Open Access. Powered by Scholars. Published by Universities.®

Law Commons

Open Access. Powered by Scholars. Published by Universities.®

Articles 1 - 6 of 6

Full-Text Articles in Law

The Sometimes-Bumpy Stream Of Commerce Clause Doctrine (Symposium: The Commerce Clause: Past, Present, And Future), Richard D. Friedman Jan 2003

The Sometimes-Bumpy Stream Of Commerce Clause Doctrine (Symposium: The Commerce Clause: Past, Present, And Future), Richard D. Friedman

Articles

The title of this essay is a somewhat feeble use of an unoriginal pun.' I am not talking about the doctrine of the stream, but about the stream of the doctrine. That is, my principal subject is not the "stream of commerce doctrine," but rather the historical development of the doctrine governing Congress's power under the Commerce Clause in the twentieth century, and especially in the years centering on the New Deal. My basic thesis is this: Although the doctrine developed rapidly in the New Deal era, there were no major discontinuities in it. That does not mean that ...


Confrontation As A Hot Topic: The Virtues Of Going Back To Square One, Richard D. Friedman Jan 2003

Confrontation As A Hot Topic: The Virtues Of Going Back To Square One, Richard D. Friedman

Articles

I have been working so obsessively on the accused's right to confront the witnesses against him 1 that I am gratified that the organizers of this conference have designated confrontation as one of the "hot topics" of Evidence law. I am not so egotistical as to think that my work has made confrontation into a hot topic; I am just glad to know that I am working where a good deal of action is, and that other scholars recognize that confrontation is an important area in which dramatic changes may be occurring.


"Charting The Course Of Commerce Clause Challenge (Symposium: The Commerce Clause: Past, Present, And Future), Richard D. Friedman Jan 2003

"Charting The Course Of Commerce Clause Challenge (Symposium: The Commerce Clause: Past, Present, And Future), Richard D. Friedman

Articles

Recognizing Barry Cushman's formidable skills in both research and argument, and his enormous wealth of knowledge, I have long known that I would much rather be on the same side of an issue with him than on the opposite side. And I am glad that we have been on the same side of an important issue, for both of us doubt that Franklin Roosevelt's Court-packing plan had much to do with the constitutional transformation of the 1930s. But now I have expressed disagreement with some propositions he has asserted, and I have made some assertions with which he ...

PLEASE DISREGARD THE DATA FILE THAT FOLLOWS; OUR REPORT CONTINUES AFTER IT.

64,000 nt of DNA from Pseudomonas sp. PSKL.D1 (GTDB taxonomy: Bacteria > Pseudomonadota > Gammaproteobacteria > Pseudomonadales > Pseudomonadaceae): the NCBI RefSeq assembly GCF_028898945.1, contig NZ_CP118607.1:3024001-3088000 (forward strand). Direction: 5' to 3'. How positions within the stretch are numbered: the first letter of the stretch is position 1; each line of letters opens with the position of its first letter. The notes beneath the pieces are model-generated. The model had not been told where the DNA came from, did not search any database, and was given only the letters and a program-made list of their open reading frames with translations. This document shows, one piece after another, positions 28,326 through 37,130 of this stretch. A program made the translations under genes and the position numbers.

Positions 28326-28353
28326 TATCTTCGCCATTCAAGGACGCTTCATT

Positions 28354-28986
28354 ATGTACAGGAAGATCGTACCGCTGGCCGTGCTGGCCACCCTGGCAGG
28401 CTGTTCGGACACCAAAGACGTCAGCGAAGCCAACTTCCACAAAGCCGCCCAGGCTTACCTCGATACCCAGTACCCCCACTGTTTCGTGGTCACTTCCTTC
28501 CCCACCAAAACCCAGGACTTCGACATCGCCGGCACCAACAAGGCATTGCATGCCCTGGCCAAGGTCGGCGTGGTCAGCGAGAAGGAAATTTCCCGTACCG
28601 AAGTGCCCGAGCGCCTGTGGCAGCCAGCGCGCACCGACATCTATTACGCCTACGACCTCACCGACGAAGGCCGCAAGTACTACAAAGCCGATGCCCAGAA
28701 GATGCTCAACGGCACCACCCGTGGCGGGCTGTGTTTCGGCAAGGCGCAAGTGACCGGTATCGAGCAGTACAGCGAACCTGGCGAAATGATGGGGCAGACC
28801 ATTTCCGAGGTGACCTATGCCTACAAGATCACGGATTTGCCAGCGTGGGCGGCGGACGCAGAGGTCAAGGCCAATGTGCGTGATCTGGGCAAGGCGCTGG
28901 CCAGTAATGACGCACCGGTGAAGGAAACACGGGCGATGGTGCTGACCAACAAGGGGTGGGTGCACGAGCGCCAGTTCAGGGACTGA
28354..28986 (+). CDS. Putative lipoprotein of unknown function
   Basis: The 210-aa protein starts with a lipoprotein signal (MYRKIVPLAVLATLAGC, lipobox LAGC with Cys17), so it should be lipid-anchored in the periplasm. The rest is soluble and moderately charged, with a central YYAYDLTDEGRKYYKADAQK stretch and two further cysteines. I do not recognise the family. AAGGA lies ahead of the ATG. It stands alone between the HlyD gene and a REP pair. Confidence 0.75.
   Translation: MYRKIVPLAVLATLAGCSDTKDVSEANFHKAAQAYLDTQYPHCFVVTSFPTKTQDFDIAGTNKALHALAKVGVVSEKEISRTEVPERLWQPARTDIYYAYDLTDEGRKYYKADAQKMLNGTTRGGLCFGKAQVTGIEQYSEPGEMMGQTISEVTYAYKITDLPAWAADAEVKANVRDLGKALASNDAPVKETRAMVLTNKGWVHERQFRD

Thayerian Deference To Congress And Supreme Court Supermajority Rules: Lessons From The Past (Symposium: Congressional Power In The Shadow Of The Rehnquist Court: Strategies For The Future), Evan H. Caminker Jan 2003

Thayerian Deference To Congress And Supreme Court Supermajority Rules: Lessons From The Past (Symposium: Congressional Power In The Shadow Of The Rehnquist Court: Strategies For The Future), Evan H. Caminker

Articles

Over the past eight years, the Supreme Court has been unusually aggressive in its exercise ofjudicial review over federal statutes challenged on federalism grounds. Eleven times the Court has invalidated provisions in federal statutes after determining that Congress exceeded the scope of its limited regulatory authority. In ten of the eleven cases, the vote was 5-4 with the identical five-Justice conservative majority (Chief Justice Rehnquist and Justices O'Connor, Scalia, Kennedy, and Thomas) controlling the decision.


Crawford V. Washington, Richard D. Friedman Jan 2003

Crawford V. Washington, Richard D. Friedman

Articles

On June 9, by granting certiorari in Crawford v. Washington, 02-9410, the Supreme Court signaled its intention to enter once again into the realm of the Confrontation Clause, in which it has found itself deeply perplexed. This time there was a difference, however, because the grant indicated that the Court might be willing to rethink its jurisprudence in this area. Crawford, like Lee v. Illinois, 476 U.S. 530 (1986), and Lilly v. Virginia, 527 U.S. 116 (1999), presents a classic case of what might be called station-house testimony. Michael Crawford was accused of stabbing another man. His wife ...


Constitutional Sunsetting?: Justice O'Connor's Closing Comments On Grutter, Vikram David Amar, Evan H. Caminker Jan 2003

Constitutional Sunsetting?: Justice O'Connor's Closing Comments On Grutter, Vikram David Amar, Evan H. Caminker

Articles

Most Supreme Court watchers were unsurprised that Justice Sandra Day O'Connor's vote proved pivotal in resolving the University of Michigan affirmative action cases; indeed, Justice O'Connor has been in the majority in almost every case involving race over the past decade, and was in the majority in each and every one of the 5-4 decisions the Court handed down across a broad range of difficult issues last Term. Some smaller number of observers were unsurprised that Justice O'Connor decided (along with the four Justices who in the past have voted to allow latitude with regard to ...